Either which way, I'm going to follow this. I doubt that much will change - but the various exchanges and discussions that come up around this should make for a good read.

  • by erroneus (253617) on Tuesday January 12, 2010 @08:14PM (#30744972) Homepage

    I don't know how much of my comment history is available at present, but it doesn't seem that long ago that I was commenting that Google is not to be trusted because they are a corporation and they are all about advertising revenue. The fact that they have capitulated to China in the past was reaffirming to my perspective.

    But if this story plays out and Google pulls out of China based on the Chinese government's persecution of descenters, opposition and critics, then I have to say that Goggle will actually start changing my mind about them after all. And I have to say, just like many others, changing my mind about something is not particularly easy to do -- but if they do this, I will be PLEASANTLY surprised.

    In addition to that, any U.S. company that fails to take a similar approach to dealing with China is simply without balls by comparison.

  • by Anonymous Coward on Tuesday January 12, 2010 @08:19PM (#30745012)

    It wouldn't work. In response to the ability to use google via SSLthe chinese government added URL string scanning to it's list of tools years ago. They could still check people for using banned keywords (and greatly increase the banned list if it is google) and block the specific requests. Google would need to change it's entire infrastructure to no longer pass the keywords in the URL string (even encoding them wouldn't work as they could simply test by entering the strings and then scanning on the resulting URL) It could be done but not quickly, not easily, and it would be expensive as hell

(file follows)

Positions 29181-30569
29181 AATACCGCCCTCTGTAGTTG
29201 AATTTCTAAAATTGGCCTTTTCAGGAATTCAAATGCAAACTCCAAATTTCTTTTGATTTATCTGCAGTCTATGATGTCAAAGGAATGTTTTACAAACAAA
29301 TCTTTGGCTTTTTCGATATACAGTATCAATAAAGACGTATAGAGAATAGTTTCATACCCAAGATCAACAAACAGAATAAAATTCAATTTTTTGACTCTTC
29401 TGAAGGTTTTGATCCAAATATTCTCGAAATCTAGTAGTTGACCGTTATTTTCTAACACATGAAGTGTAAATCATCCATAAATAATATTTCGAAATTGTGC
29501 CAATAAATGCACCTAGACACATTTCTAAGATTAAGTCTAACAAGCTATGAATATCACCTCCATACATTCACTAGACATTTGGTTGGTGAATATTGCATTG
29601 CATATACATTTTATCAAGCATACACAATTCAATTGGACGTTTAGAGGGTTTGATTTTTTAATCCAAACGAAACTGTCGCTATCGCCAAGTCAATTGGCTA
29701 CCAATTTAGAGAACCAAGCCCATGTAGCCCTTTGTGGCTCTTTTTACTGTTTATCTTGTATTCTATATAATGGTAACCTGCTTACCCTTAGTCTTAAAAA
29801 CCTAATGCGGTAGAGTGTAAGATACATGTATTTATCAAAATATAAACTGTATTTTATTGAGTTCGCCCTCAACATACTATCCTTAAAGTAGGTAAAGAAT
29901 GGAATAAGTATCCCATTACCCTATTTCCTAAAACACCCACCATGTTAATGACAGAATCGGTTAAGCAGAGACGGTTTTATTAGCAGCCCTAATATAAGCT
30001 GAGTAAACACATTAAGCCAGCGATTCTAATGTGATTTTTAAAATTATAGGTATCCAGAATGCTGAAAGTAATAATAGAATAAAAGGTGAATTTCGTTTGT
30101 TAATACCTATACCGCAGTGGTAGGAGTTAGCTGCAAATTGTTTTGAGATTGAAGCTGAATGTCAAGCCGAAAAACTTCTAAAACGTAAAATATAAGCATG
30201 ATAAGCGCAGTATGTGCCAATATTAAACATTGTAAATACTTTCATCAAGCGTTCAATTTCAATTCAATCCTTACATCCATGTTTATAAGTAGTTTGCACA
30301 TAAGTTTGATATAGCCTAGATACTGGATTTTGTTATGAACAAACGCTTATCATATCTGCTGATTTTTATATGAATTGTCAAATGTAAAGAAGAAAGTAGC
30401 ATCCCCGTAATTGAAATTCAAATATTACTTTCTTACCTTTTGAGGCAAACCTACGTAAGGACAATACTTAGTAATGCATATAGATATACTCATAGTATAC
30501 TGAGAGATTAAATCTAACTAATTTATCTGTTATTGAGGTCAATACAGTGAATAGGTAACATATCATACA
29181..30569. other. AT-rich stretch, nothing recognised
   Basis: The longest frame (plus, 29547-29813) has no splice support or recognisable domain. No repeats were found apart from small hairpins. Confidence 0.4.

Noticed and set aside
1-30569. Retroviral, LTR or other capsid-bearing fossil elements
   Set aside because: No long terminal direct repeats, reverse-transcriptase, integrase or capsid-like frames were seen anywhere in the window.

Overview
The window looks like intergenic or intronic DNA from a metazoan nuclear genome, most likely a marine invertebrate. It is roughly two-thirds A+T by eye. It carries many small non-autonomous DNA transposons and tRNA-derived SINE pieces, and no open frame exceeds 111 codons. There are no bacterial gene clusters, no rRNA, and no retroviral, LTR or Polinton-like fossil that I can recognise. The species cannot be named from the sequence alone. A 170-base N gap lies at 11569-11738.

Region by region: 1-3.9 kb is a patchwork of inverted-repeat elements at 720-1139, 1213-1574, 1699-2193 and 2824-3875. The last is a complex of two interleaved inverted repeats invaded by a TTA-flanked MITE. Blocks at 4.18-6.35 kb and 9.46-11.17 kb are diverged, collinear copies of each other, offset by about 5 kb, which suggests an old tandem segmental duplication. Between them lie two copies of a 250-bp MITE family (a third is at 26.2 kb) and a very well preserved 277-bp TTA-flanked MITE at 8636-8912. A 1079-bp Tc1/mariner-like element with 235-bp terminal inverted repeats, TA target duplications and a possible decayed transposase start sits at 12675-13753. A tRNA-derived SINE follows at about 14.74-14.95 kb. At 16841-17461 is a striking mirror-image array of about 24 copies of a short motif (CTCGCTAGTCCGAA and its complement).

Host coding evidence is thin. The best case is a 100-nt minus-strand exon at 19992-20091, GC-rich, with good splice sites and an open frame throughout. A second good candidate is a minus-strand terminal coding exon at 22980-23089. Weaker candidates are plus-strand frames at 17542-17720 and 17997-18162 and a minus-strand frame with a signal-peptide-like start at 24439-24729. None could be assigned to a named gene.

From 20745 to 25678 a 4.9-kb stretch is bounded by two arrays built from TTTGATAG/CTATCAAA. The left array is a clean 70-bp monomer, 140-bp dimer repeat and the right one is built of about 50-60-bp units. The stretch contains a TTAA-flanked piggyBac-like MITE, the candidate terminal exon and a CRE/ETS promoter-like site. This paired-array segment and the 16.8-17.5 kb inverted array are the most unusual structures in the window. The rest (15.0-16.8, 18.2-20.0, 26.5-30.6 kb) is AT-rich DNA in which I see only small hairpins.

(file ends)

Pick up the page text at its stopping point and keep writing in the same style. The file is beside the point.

• by Saint Aardvark (159009) on Tuesday January 12, 2010 @08:23PM (#30745062) Homepage Journal

    score one for human rights

    and score one for google's integrity

    today is a good day

    No kidding. I'll be very interested to see what Yahoo does, especially given their own cooperation [slashdot.org] with China's secret police.

  • by abulafia (7826) on Tuesday January 12, 2010 @08:27PM (#30745124)

    Call it PR, or negotiation, or leverage. Fundamentally, it is the same thing at the scale Google is talking about.